A post on Linkedin with a challenge question gave me the idea to write about this topic. It read, Ten lessons learned in the process of evolving from Corporate Katie to Entrepreneur Katie (who writes online). At the end of it Katie wrote, ‘Challenge : If you had to write something and publish it in two days (meaning, it has to be something you already know about) – what is the headline and who needs to read it?’ And I thought I can do this! So here we are.
The headline to this post is what I came up with that day. I also channeled someone whose podcast I listen to bi-weekly (cause she produces twice a week and I highly recommend it to everyone).
My audience for this headline – those navigating their career paths with multiple interests. And in the words of #SuzeOrman ‘everyone smart enough to listen’ or read. 😁
I’ve been reading and following a lot of coaches lately. Career coaches mostly, but some life and these things blur into each other because it is all life. I’ve listened to some podcasts, read posts and signed up for emails. I became aware of the industry in 2009. Met with a life/career coach for free back then. I think it was for 30 minutes in a cafe in NYC. He asked me to have prepared or maybe he asked me on the spot, a scenario of a time at work when I had a problem with a coworker. Well this was very specific and I had no issues at that time (what magical job was I working!?!). So I quickly mentioned an issue from a previous job, but I did not admit it was a former job. So this session was no help to me and frankly turned me off from coaching. When I mentioned this to my mother she said you could have said you have no issues at work and then let him respond. Genius! Why do I say the things I do!?!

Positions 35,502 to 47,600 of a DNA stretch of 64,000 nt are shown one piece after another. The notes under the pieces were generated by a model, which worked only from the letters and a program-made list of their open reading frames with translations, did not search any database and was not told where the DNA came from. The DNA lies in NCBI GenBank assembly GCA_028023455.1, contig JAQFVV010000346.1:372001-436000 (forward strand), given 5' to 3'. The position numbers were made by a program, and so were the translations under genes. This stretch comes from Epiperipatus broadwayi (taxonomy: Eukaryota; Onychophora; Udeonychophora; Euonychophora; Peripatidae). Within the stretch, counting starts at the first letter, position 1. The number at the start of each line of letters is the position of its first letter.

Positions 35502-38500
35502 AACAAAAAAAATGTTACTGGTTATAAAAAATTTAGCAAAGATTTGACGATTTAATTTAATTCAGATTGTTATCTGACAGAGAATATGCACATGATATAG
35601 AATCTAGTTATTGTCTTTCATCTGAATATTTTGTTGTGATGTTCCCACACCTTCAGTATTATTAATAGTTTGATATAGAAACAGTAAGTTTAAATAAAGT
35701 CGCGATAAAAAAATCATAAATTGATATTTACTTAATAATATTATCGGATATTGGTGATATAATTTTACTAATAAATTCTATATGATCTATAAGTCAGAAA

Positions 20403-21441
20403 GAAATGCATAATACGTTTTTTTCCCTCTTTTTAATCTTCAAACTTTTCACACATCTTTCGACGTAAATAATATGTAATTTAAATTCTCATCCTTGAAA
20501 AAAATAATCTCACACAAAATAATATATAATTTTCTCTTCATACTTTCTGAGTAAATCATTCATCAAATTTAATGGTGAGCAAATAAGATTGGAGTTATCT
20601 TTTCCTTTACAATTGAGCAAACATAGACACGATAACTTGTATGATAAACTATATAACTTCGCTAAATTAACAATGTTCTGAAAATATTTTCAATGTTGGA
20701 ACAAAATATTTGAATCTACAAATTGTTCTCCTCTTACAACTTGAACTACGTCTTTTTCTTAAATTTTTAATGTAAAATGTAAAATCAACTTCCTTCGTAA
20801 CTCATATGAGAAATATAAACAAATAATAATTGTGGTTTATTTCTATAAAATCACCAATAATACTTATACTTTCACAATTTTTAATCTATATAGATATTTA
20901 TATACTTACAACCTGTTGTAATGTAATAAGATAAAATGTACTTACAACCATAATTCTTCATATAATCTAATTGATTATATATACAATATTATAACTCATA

I decided to give coaching another chance. I do get value out of being a secret fan (thanks Katie for reminding me of this term!).
Finding the right coach is like finding the right job, therapist, life partner. You have to take a leap and meet them, not think about it for years. Although you can make progress on your own (and some of us are great being on our own – you may still want to make friends or clients), you gain so much more from actual exchanging of thought. You have to go over and say ‘hi’. As an introvert, this takes me longer, in some scenarios than others. Even for extroverts it takes courage to say ‘I would like to learn more, can you coach me’. Nothing is wrong with you. In fact it is the opposite. Like asking for help, it is better to do it before you get to the point of screaming I NEED F**KING HELP NOW!!!!!!!
So after you’re researching and following coaches online how do you know who is right for you? Number one, you do not really know till you have that ah ha moment while communicating with them. I’m not saying this will happen with the first coach you talk to (see above, it didn’t work that way for me).
You can ask yourself questions like: What is it that you want to work on? What area of your life do you want to change? What thinking needs to be challenged? Who is sparking the most thought in you?